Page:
Origin of arugulaItalian dialect, dialectal , diminutive from Provençal auruga, rocket, ultimately from Classical Latin eruca, kind of colewort
a European annual (Eruca vesicaria sativa) of the crucifer family, sometimes cultivated as a pungent salad herb; rocket
A Mediterranean plant (Eruca vesicaria subsp. sativa) of the mustard family, having flowers with purple-veined, yellowish-white petals and pungent, edible leaves. Also called rocket 2. Also called roquette .
Origin of arugulaFrom Italian dialectal (Basilicata) arucola or a kindred Italian dialectal source ultimately from Latin ērūca bitter cruciferous herb, arugula perhaps from ērūca, ū;rūca caterpillar ( arugula perhaps being so called from its hairy stems resembling caterpillars, or from the fact that cruciferous vegetables are often infested with caterpillars ) perhaps from ēr hedgehog (with reference to the hairs and spines of some caterpillars)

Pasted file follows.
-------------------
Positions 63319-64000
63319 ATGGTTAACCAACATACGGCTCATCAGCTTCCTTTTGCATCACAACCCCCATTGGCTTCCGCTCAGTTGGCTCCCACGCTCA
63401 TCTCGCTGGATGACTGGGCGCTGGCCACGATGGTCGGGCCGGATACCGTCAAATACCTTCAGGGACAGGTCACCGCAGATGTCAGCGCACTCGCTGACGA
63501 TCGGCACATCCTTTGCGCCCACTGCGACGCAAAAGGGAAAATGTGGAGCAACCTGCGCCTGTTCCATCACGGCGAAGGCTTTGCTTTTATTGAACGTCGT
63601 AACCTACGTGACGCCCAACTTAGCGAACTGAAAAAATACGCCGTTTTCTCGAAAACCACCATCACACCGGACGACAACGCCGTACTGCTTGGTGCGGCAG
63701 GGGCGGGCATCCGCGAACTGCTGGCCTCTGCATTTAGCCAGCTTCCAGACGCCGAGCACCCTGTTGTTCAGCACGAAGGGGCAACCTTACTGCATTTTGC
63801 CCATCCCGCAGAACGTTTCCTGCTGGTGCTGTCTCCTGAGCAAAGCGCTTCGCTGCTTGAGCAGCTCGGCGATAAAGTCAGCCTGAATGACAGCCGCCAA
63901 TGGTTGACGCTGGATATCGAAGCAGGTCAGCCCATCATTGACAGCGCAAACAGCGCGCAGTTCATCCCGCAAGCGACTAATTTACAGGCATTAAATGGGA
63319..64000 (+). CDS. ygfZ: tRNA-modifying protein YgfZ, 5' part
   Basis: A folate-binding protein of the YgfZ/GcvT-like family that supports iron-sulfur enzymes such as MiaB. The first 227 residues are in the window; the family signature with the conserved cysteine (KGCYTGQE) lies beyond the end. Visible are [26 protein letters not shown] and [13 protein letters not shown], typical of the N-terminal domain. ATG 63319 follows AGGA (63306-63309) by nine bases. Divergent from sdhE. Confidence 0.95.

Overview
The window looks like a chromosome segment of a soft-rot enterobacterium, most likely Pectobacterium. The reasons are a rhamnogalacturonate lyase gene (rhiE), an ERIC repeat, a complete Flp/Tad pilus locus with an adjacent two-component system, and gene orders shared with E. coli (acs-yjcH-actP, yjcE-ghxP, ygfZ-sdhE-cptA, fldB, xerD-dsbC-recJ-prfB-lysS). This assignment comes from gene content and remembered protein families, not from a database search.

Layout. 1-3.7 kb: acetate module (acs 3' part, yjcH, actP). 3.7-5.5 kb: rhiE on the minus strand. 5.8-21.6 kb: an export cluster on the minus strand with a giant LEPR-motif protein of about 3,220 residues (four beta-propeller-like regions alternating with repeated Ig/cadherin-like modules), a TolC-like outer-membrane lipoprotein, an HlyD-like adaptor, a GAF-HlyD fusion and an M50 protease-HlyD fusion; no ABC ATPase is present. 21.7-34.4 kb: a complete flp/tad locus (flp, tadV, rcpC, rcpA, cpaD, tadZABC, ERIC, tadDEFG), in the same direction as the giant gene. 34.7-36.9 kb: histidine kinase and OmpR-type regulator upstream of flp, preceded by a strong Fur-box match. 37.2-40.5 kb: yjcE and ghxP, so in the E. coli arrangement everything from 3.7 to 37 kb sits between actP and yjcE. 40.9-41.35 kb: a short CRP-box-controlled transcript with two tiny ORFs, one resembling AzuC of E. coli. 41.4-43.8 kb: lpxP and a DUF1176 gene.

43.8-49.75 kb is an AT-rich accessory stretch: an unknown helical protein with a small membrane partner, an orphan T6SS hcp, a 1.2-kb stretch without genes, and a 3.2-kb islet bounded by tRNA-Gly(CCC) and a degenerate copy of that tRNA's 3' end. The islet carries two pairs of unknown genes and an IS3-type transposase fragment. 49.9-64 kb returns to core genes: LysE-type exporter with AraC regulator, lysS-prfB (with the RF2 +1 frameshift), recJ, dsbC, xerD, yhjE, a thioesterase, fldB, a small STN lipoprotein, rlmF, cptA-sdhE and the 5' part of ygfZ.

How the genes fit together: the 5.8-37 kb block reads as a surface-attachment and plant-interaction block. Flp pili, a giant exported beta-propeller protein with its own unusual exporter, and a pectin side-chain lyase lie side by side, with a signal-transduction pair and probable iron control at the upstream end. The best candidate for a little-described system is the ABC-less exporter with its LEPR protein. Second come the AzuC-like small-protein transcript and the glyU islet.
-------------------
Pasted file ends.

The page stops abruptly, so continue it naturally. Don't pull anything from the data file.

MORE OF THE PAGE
(plural arugulas or arugula)
- A few of the allowed vegetables are: alfalfa sprouts, daikon, mushrooms, arugula, endive, parsley, bok choy, escarole, peppers, celery, fennel, radicchio, chicory, jicama, radishes, chives, lettuce, romaine lettuce, and cucumber.
- Folic acid can be readily absorbed from raw salad greens such as lettuce, spinach, arugula, alfalfa sprouts, and others.
- From artichokes to arugula, the recipes are cleverly designed to excite even the most experienced food critic.
- Start with a base of greens, such as a spring mix, arugula, spinach, or watercress.